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BLACK NIGHTS 2015 First Features Competition

Staying Alive: How to survive a breakdown


- The first feature by Norwegian filmmaker Charlotte Blom is a bittersweet comedy about a woman dealing with the aftermath of a breakup, while trying to start a new life and rediscover herself

Staying Alive: How to survive a breakdown

Named after the famous Bee Gees song, Staying Alive [+see also:
interview: Charlotte Blom
film profile
, the first feature by Norwegian director Charlotte Blom, is a rather unconventional family comedy that deals with the consequences of a breakup, while depicting both the gloomy and the humorous aspects of starting afresh. After having directed a couple of experimental short films, Blom’s feature-length debut comedy screened in the Main Competition at the 19th edition of the Tallinn Black Nights Film Festival (13-29 November). The movie was produced by Synnøve Hørsdal for Maipo Film, with Nordisk Film Distribusjon AS handling distribution.

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At first glance, Marianne (Agnes Kittelsen) and Håkon (Anders Baasmo Christiansen) appear to be a solid and charming couple, each half of which perfectly complements the other: the former is carefree and playful, always on the lookout for fun, while the latter brings steadiness and responsibility to the equation. They lead an ordinary and happy life in a quiet neighbourhood of Oslo: raising their two children, having friends over for dinner and enjoying one another’s company… Well, not quite, perhaps. Everything changes when Marianne finds out that her apparently docile partner has been having an affair with a work colleague, a devastating disappointment that leads her to question their entire relationship. Although, after the initial shock and subsequent fight, she is willing to forgive him, it turns out that Håkon has already made his mind up, deciding to continue his relationship with the other woman. At this point, Marianne is forced to confront the reality of an unpleasant breakdown and personal crisis, with her only support provided by her laid-back parents and her best friend, Kristin (Linn Skåber).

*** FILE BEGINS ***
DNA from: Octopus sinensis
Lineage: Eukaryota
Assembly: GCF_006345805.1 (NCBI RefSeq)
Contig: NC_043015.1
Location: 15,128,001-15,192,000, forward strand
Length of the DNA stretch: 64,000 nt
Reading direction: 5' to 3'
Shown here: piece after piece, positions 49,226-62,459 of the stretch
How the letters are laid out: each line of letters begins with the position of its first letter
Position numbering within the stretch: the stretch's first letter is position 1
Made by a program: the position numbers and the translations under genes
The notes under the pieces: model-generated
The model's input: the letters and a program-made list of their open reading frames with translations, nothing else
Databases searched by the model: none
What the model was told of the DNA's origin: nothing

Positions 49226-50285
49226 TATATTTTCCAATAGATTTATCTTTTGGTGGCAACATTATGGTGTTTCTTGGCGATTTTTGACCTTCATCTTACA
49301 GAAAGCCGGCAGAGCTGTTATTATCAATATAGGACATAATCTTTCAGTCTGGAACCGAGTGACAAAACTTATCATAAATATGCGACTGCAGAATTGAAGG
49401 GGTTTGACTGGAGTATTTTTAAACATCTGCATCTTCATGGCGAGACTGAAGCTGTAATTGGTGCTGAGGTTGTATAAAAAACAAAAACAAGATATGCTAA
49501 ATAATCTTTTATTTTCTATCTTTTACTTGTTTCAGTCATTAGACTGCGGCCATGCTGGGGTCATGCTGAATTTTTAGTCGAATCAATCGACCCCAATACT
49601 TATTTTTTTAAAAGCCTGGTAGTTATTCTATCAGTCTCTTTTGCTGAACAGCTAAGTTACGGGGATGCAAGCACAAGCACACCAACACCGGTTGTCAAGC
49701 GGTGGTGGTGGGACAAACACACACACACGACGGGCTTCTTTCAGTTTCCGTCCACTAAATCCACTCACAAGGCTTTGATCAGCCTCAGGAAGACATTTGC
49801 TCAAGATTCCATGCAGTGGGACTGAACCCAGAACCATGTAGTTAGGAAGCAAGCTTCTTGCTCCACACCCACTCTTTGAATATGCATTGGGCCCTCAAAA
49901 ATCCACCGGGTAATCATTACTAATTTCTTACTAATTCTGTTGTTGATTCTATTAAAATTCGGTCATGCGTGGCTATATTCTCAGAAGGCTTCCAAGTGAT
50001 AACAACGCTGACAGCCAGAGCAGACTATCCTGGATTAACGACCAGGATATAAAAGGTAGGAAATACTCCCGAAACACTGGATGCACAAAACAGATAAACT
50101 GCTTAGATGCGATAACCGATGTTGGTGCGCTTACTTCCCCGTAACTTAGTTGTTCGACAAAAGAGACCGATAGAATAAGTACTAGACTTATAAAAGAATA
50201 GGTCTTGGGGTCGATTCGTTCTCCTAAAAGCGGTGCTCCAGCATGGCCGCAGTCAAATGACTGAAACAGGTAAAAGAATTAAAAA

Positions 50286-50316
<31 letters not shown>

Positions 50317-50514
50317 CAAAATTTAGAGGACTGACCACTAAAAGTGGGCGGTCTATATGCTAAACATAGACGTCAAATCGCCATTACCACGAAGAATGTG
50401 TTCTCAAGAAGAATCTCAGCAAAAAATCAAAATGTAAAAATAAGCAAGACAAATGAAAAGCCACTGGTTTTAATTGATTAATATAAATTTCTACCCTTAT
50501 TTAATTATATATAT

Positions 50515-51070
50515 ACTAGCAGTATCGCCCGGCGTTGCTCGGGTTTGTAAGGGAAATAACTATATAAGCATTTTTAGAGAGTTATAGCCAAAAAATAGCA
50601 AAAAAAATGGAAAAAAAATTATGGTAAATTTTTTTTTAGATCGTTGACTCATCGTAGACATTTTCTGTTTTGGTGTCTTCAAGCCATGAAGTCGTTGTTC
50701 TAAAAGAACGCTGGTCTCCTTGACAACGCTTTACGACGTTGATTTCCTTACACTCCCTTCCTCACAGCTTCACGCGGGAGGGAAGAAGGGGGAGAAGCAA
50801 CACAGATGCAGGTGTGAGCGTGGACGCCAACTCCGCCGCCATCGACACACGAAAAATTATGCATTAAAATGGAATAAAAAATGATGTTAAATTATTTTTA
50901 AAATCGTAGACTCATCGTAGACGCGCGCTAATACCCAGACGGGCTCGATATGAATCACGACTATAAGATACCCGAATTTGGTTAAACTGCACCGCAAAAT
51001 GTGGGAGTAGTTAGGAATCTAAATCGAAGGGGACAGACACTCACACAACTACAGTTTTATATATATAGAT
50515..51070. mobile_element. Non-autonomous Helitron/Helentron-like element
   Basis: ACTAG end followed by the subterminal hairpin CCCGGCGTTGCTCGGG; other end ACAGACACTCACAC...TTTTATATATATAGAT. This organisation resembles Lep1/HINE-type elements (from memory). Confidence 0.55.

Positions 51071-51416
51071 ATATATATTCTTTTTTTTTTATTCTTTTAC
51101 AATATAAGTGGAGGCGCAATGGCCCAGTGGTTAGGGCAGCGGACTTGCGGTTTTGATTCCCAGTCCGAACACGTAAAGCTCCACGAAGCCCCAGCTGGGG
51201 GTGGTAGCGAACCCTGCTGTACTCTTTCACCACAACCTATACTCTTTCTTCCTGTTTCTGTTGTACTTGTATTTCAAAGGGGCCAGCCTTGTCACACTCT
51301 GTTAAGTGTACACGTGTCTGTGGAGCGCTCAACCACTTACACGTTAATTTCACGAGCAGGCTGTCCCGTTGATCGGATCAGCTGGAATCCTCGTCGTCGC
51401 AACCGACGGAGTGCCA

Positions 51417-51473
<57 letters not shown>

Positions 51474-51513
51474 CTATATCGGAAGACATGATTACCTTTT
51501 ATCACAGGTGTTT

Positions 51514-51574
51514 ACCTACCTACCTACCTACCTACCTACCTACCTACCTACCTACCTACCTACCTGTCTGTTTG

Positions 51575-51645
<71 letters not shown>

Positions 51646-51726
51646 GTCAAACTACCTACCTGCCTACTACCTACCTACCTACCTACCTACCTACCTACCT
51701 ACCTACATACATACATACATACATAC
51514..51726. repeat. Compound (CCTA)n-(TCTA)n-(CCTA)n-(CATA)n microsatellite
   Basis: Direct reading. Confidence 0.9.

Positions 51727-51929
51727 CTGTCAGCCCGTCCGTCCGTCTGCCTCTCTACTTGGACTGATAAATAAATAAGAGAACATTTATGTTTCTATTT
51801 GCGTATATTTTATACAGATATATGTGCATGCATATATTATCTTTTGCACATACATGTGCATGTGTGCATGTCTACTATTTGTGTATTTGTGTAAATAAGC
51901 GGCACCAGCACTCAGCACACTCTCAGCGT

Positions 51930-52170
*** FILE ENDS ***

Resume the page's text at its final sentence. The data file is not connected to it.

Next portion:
As Blom herself expressed (read the interview), “A breakup, in itself, is far from being funny;” nevertheless, she manages to approach the topic with such a clear and sensible vision that the humorous aspects of the film never prevail over the painful and delicate situations. Staying Alive is definitely an atypical kind of comedy, which manages to find a perfect balance in its dramatic tone when depicting the struggles of a woman trying to fit into a new lifestyle and rediscovering herself after a 15-year relationship. We follow Marianne throughout the whole process of this rupture, which naturally involves sadness and suffering, but also hilarious moments of immaturity and self-affirmation. The music plays a crucial part in the narrative (courtesy of the Bee Gees, Marvin Gaye and Johnny Logan, to name just a few), as it is intended to reflect the main themes of the film; but it is mainly Blom’s impressive skill with dialogue that brings the whole movie together, building up a full, enjoyable story for both the festival run and commercial audiences.

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